NASA study reproduces origins of life on the ocean floor


An accelerated video of a miniature hydrothermal chimney being formed in the laboratory, as in the early Earth Ocean. Natural vents can continue to form for thousands of years and reach a height of several tens of meters. Credit: NASA / JPL-Caltech / Flores

Scientists have reproduced in the laboratory how the ingredients of life could have formed at the bottom of the ocean 4 billion years ago. The results of the new study provide clues as to how life began on Earth and where we could find it elsewhere in the cosmos.

Astrobiologist Laurie Barge and her team at NASA's Jet Propulsion Laboratory in Pasadena, California, use to recognize life on other planets by studying the origins of life here on Earth. Their research focuses on how the building blocks of life are formed in hydrothermal vents at the bottom of the ocean.

To recreate the hydrothermal vents in the lab, the team created its own miniature seabed by filling cups with mixtures mimicking the Earth's primordial ocean. These laboratory oceans act as nurseries for amino acids, organic compounds essential to life as we know it. Like Lego blocks, amino acids build on each other to form proteins, which make up all living things.

"Understanding where one can go with just organic matter and minerals before having a real cell is really important to understand what types of environments life could emerge from," said Barge, the principal investigator and the first author of the new study, published in the newspaper Proceedings of the National Academy of Sciences. "In addition, examining the impact of factors such as the atmosphere, the ocean, and the minerals in the vents can help you understand the likelihood that this will occur on another planet."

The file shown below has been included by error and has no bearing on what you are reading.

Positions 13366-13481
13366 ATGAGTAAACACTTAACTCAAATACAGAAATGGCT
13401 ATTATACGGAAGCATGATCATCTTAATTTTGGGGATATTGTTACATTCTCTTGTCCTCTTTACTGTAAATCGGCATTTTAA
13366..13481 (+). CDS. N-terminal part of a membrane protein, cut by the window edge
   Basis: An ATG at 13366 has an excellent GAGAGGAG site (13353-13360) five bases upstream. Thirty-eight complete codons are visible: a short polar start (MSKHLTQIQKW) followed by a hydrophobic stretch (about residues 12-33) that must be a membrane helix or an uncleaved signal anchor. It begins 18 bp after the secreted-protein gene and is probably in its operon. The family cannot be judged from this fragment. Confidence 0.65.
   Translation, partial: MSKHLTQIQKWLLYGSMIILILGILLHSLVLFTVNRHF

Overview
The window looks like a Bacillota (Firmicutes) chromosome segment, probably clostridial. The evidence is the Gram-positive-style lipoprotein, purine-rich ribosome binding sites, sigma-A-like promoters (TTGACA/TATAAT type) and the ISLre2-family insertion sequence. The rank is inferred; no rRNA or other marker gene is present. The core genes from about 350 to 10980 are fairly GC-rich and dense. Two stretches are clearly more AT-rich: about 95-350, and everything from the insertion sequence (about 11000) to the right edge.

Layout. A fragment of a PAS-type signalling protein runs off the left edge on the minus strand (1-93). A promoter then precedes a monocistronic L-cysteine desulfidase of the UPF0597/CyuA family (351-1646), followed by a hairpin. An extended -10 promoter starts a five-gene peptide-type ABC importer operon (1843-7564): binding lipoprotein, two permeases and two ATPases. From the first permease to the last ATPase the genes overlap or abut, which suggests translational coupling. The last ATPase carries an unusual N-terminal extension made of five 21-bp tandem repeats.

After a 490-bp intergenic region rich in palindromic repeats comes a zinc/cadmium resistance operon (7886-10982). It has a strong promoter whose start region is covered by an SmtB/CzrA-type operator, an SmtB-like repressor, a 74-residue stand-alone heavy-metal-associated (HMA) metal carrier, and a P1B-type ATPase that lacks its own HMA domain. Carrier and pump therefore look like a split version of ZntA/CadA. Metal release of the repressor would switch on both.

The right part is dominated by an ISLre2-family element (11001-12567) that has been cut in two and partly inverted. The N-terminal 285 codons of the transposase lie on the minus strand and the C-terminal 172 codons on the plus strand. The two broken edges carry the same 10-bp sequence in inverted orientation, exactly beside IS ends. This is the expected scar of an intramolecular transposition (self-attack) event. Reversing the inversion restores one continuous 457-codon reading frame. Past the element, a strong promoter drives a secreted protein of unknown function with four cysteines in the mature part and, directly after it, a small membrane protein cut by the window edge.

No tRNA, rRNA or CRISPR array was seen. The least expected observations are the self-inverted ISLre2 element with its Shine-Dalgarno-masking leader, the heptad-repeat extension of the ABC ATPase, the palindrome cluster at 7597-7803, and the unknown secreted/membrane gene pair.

Located around cracks in the seabed, hydrothermal vents are places where natural chimneys form, releasing heated fluid under the earth's crust. When these chimneys interact with the seawater that surrounds them, they create a constantly changing environment, essential to the evolution of life. This dark and hot environment powered by the Earth's chemical energy can be the key to forming life on more distant worlds in our solar system, away from the heat of the Sun.

Black smoker on the submarine volcano Mata Ua on Earth. Credit: MARUM, University of Bremen and NOAA-Pacific Marine Environmental Laboratory

"If we have these hydrothermal vents on Earth, similar reactions could possibly occur on other planets," said Erika Flores, co-author of the new study at JPL.

Barge and Flores used in their experiments ingredients that are commonly found in the first oceans of the Earth. They combined the water, the minerals and the "precursor" pyruvate and ammonia molecules needed to start the formation of amino acids. They tested their hypothesis by heating the solution to 70 ° C (the same temperature as that found near a hydrothermal vent) and adjusting the pH to mimic the alkaline environment. They also removed the oxygen from the mix because, unlike today, the early Earth had very little oxygen in its ocean. The team also used the mineral iron hydroxide, or "green rust," which was abundant on the early Earth.